Notice the first major subheading: “Major Advances in Understanding the Earth.”  How much do we understand the earth?  That’s a loaded question.  We tend to see science as progressive because of the very clear evidence of technological progress: we have cell phones; our great grandparents didn’t.  Nobody questions that kind of progress.  But when you ask whether we really understand a scientific phenomenon, the assumption of progress is na�ve.  One of the ideas Dr. Stephen Goldman emphasizes in his Teaching Company lecture series “Science Wars” (see Resource of the Week for 12/19/2009) is that science has a historical character.  This is not the same as progress; it means that scientific ideas and concepts are relevant to the time periods in which they are expressed.  The “earth” means something very different today than it did 100 years ago – and 100 years before that.  In 1900, he says, Earth was a basically static globe with occasional volcanoes and earthquakes.  Now, geologists believe tectonic plates are moving all over the place and colliding, and catastrophism is back with a vengeance.  You need to ask the follow-up question: how confident can we be that 100 years from now, geologists would have anywhere near the same theories and concepts of the earth as we do today, considering the fact that at each time in history, the intelligentsia were confident their concepts were correct?  Our concepts of the universe have changed even more dramatically from what they were in 1900 – more so, arguably, than after the Copernican Revolution.  We didn’t even know about external galaxies before 1923.  Each branch of science has a similar story to tell.  Physics was pretty much locked up in the late 1800s except for refining a few decimal places, then boom! relativity and quantum mechanics changed everything. 
    The basic question is whether our scientific theories provide a view of nature that is True with a “capital T” – or is at least progressing toward that truth.  Notice that truth is not the same thing as explanation, prediction, or control.  Our theories can provide those things, but so did ancient Greek and Egyptian theories that are now known to be incorrect.  Regarding control, the Egyptians built the pyramids with false views of nature.  And prediction can be misleading; the fallacy of “assuming the consequent” dogs scientific reasoning (theory predicts A, A happens, therefore theory is correct – ignores other successful theories).  Explanation can be little more than storytelling.  Geologists today should not be na�ve to think that their ability to explain, predict and control nature with current theories means that their theories are true.
    Much of geology deals with phenomena that are not observable (e.g., the core of the earth, earth origins and history).  Even the phenomena accessible to observation produce theories subject to major revisions.  The same issue of Geology this month has a paper about alluvial fan formation that overturns a previous theory that had overturned one before that, and supports the earlier theory.  Is that progress, or rather a swinging pendulum?  Some liken scientific progress to the path of a hunting dog.  A bloodhound may wander from left to right, but the resultant vector shows progress as he hones in on the scent.  Even so, how do you know you are on the right trail?  Maybe when the dog catches up with the suspect, it will be the wrong culprit, and the forensic team would have to start over.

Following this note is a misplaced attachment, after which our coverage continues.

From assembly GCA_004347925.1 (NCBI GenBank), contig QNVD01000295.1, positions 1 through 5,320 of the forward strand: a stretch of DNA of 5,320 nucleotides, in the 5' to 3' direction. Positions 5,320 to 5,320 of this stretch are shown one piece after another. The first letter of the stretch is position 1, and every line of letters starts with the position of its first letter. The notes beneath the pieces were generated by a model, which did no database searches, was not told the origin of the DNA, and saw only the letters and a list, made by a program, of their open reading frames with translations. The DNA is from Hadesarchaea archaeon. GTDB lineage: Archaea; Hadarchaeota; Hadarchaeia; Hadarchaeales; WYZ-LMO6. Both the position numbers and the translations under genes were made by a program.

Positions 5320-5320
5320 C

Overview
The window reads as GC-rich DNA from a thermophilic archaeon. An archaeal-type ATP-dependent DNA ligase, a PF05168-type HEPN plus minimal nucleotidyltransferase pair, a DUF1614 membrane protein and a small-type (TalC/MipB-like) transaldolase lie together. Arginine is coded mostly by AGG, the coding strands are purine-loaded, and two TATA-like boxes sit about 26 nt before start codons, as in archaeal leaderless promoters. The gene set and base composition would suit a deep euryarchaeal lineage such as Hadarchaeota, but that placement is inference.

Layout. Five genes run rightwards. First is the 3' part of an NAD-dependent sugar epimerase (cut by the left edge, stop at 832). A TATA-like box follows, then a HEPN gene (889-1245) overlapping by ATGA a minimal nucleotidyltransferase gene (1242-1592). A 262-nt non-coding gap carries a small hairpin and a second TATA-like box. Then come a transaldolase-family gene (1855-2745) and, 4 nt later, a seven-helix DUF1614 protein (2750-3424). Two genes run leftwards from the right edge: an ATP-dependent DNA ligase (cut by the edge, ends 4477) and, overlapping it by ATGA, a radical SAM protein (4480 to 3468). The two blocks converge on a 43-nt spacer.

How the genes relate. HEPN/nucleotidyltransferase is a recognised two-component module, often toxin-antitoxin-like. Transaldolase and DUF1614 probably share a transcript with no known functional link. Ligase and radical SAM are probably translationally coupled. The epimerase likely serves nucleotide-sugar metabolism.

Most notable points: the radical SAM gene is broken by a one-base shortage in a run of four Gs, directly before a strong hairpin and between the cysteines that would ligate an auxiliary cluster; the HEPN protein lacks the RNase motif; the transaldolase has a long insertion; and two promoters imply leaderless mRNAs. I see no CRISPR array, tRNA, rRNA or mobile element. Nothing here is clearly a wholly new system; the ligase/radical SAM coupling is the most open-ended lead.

The point is that even if you see progress in explanation, prediction or control, it does not mean your scientific efforts are converging on the Truth.  Neither does it mean so if you have thousands of PhDs pursuing the consensus paradigm, munching croissants at huge AGU conventions, and teaching textbook science to undergrads using calculus.  Geological theories of the earth go far, far beyond what can be verified through observation.  In the years between Buffon and Lyell, a priori decisions were made to disregard Scripture as having any relevance to geology.  Suppose historians decided to build a theory of Rome by deciding in advance to disregard all texts and inscriptions, and only studying monuments and ruins.  Suppose they won over all the universities and journals with this approach.  Imagine them celebrating their Enlightenment, their independence from the slavery to texts.  Would they be likely to make much progress toward the true history of Rome?  Consider that none of the following accoutrements to a paradigm have any necessary connection to its truth:

  • The number of experts promoting a view (10,000 Frenchman can be wrong)
  • The tightness of the camaraderie binding supporters of a view together
  • The prestige of the institutions supporting the view
  • The reputation of the journals doing the publishing
  • The number of journal articles published (10,000 lies don’t add up to a truth)
  • The length of time a view has been believed (Ptolemaic astronomy lasted 1500 years)
  • The dazzle of the charts, graphics and textbooks available
  • The quality of animations in TV documentaries produced to illustrate the view
  • The denseness of the jargon used in discussing the view
  • The cleverness of the classification schemes employed
  • The chutzpah of its supporters
  • The political power of its supporters
  • The ability of its leaders to demonize and marginalize opposition
  • The incompetence of some of the view’s detractors (they could still be right)
  • The ability of its proponents to win court cases
  • The dignity of the conferences held in support of the view
  • The view’s success at explanation, prediction and control
    What matters is evidence.  Eyewitness testimony is evidence.  Rather than ruling out that class of evidence for geology, the question 18th-19th century geologists should have considered was the reliability of the only Eyewitness available.  Sedgwick and Lyell and others tried to hang on to their Christian God, but they abandoned his Word, leaning on their own understanding (Prov 3:5-6).  They also dismissed the greatest witness of all – Jesus Christ – who taught creation and the Flood (Matthew 24:38-29).  By cutting off their authority at the knees, they have been hobbling around on stumps in shifting sand, thinking it was progress.  Not all motion is progress.  Some is just commotion.